Fears rural school buses may be facing new cutbacks

PARENTS and community members have been asked to voice their opinions on the future of home to school transport by taking part in an online review launched by the Department of Education.
The review which aims to ensure “home to school transport is fit for purpose and sustainable over the long term” has been branded a ‘sham consultation’ that represents a serious threat to the right of children to an education, according to Unite the Union.
The online questionnaire puts forward a number of options for the future direction of the service here. However, “none of them are good options from a Fermanagh perspective” according to Fermanagh based union representative, Donal O’Cofaigh.
In one area of the survey it sets out three possible options, asking parents to choose between charges for school transport, an increase in the distance for free school transport eligibility or providing free transport only to the nearest school within the chosen category.
“Any charges to school transport would be punitive,” remarked Mr O’Cofaigh, “This will have an immediate consequence on parents then going to maybe use carpooling, taxis or alternatives and that will undermine rural transport. A lot of the bus services in rural areas of Fermanagh are dependant on the school fares to keep them running and sustainable.”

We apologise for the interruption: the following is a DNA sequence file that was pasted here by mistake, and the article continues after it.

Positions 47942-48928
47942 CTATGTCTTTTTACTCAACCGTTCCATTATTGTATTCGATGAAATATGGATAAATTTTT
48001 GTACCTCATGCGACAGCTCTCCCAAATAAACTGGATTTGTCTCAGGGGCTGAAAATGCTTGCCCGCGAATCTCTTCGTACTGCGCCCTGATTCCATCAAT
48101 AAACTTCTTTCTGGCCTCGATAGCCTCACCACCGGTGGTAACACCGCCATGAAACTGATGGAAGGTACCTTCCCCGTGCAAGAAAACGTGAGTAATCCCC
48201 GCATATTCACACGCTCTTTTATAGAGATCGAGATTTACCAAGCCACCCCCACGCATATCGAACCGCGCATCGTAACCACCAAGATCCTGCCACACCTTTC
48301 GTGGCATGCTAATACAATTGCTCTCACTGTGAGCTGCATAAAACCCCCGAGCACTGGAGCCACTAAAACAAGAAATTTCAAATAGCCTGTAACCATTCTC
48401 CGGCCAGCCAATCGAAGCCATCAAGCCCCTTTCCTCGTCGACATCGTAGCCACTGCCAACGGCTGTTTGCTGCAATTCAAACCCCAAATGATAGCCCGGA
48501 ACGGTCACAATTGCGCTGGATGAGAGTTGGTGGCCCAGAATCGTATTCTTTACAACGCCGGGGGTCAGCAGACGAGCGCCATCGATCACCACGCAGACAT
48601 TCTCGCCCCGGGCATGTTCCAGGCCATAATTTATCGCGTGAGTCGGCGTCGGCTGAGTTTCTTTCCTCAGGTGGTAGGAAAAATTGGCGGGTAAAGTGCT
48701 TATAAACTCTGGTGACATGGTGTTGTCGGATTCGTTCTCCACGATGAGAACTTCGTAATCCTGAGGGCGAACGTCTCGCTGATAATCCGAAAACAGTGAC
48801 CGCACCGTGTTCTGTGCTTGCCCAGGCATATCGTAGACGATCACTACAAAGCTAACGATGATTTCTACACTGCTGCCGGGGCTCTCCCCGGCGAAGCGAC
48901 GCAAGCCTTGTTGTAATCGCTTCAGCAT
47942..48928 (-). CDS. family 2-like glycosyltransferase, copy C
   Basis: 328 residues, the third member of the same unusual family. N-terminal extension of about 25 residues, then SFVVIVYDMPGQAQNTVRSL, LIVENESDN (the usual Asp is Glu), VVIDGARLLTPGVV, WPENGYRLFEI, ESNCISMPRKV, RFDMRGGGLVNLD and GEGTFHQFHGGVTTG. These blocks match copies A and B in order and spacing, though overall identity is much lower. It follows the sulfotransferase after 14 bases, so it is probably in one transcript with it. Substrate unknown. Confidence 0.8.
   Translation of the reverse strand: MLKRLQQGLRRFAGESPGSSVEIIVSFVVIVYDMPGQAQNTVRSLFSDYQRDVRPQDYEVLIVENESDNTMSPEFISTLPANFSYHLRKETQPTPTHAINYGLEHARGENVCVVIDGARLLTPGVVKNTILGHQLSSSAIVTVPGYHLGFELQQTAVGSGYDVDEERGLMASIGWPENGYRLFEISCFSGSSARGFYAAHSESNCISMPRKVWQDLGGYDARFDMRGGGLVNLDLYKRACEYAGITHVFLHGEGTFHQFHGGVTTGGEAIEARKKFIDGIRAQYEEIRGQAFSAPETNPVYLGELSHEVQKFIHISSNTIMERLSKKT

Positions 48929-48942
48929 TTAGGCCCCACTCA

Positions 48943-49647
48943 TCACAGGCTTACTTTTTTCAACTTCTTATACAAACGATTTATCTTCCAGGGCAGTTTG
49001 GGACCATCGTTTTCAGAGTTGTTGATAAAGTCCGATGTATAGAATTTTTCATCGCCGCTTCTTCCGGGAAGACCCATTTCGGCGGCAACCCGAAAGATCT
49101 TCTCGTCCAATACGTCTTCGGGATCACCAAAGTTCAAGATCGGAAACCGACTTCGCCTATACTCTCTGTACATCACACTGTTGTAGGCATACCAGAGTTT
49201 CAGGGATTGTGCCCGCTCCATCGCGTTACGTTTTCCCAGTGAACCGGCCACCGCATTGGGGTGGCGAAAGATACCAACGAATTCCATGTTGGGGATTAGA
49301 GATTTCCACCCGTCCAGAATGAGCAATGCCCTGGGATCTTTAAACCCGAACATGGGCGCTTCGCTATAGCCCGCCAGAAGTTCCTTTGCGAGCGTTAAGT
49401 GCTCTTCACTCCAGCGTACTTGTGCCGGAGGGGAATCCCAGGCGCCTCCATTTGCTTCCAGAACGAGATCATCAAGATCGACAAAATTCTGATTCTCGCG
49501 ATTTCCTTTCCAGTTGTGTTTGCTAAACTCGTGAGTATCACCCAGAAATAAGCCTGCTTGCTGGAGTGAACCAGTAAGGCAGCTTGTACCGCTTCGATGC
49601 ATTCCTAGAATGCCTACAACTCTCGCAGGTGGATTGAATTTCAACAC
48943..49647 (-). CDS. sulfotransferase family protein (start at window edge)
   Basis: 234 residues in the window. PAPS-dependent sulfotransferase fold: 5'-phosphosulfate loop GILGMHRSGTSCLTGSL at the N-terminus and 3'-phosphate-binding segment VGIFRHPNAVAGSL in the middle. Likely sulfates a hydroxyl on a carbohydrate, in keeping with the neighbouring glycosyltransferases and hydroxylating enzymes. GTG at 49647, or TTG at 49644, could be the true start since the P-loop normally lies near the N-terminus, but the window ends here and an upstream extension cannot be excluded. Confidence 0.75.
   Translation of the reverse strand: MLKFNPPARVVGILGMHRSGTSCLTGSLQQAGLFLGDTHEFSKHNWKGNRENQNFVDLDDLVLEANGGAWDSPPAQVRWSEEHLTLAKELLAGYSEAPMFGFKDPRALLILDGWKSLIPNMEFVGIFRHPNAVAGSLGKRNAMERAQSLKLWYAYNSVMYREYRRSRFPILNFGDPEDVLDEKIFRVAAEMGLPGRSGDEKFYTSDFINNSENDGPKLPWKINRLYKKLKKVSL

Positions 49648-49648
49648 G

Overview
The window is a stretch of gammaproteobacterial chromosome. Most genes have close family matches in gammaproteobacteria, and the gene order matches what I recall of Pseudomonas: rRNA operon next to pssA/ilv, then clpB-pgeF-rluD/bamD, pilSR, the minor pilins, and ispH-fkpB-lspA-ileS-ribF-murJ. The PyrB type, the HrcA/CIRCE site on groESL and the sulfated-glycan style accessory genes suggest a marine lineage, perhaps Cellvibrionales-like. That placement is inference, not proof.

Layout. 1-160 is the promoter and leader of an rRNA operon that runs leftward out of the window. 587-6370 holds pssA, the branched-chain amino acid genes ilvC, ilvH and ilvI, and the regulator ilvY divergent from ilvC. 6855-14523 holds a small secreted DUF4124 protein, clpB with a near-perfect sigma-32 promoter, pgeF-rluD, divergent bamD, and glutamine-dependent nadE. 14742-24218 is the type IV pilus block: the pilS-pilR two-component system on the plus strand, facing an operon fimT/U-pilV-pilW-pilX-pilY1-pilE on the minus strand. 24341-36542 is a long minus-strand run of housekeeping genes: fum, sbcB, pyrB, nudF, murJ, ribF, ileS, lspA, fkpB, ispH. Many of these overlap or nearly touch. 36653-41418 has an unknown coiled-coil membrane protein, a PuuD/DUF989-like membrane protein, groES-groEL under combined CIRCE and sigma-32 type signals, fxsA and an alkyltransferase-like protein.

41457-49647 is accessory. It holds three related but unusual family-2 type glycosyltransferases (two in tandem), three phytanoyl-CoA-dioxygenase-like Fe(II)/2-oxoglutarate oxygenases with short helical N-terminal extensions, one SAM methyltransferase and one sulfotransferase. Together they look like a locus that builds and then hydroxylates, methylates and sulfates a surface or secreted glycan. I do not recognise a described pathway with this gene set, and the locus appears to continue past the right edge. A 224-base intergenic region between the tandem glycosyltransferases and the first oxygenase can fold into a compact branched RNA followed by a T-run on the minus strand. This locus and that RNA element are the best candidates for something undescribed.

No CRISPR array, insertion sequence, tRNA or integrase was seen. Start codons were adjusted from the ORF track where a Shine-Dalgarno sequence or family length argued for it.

The option to only provide transport to the closest school “would potentially undermine parental choice and sustainability of schools in the county,” he added.
The third option relates to increasing the distances children are required to walk. At present in order to determine which pupils are entitled to school transportation the Education Authority’s policy incorporates ‘walking distance’, ie. two miles in relation to a pupil under eleven years of age and three miles for older pupils.
“If you think of a child of five they could be expected to walk further than two miles to school in the morning and two miles home, which is a ridiculous situation in Fermanagh where there is no lighting in many areas. A child of eleven might be expected to walk more than three miles, that would be a total of six miles per day on roads without lighting, with no kerbs, it’s dangerous and it’s unacceptable.”
Unite has launched an online petition against the Department’s review. Gareth Scott from Unite said, “Rather than a fake choice between options all of which are predicated on continued austerity, Unite is calling for increased funding for education generally and for school bus transport in particular. We need to look at educational spend not as a cost but an investment.”
The petition will run until March 2019. Unite then hope to be in a position to present the Department with tens of thousands of signatures in defence of free and universal school transport.

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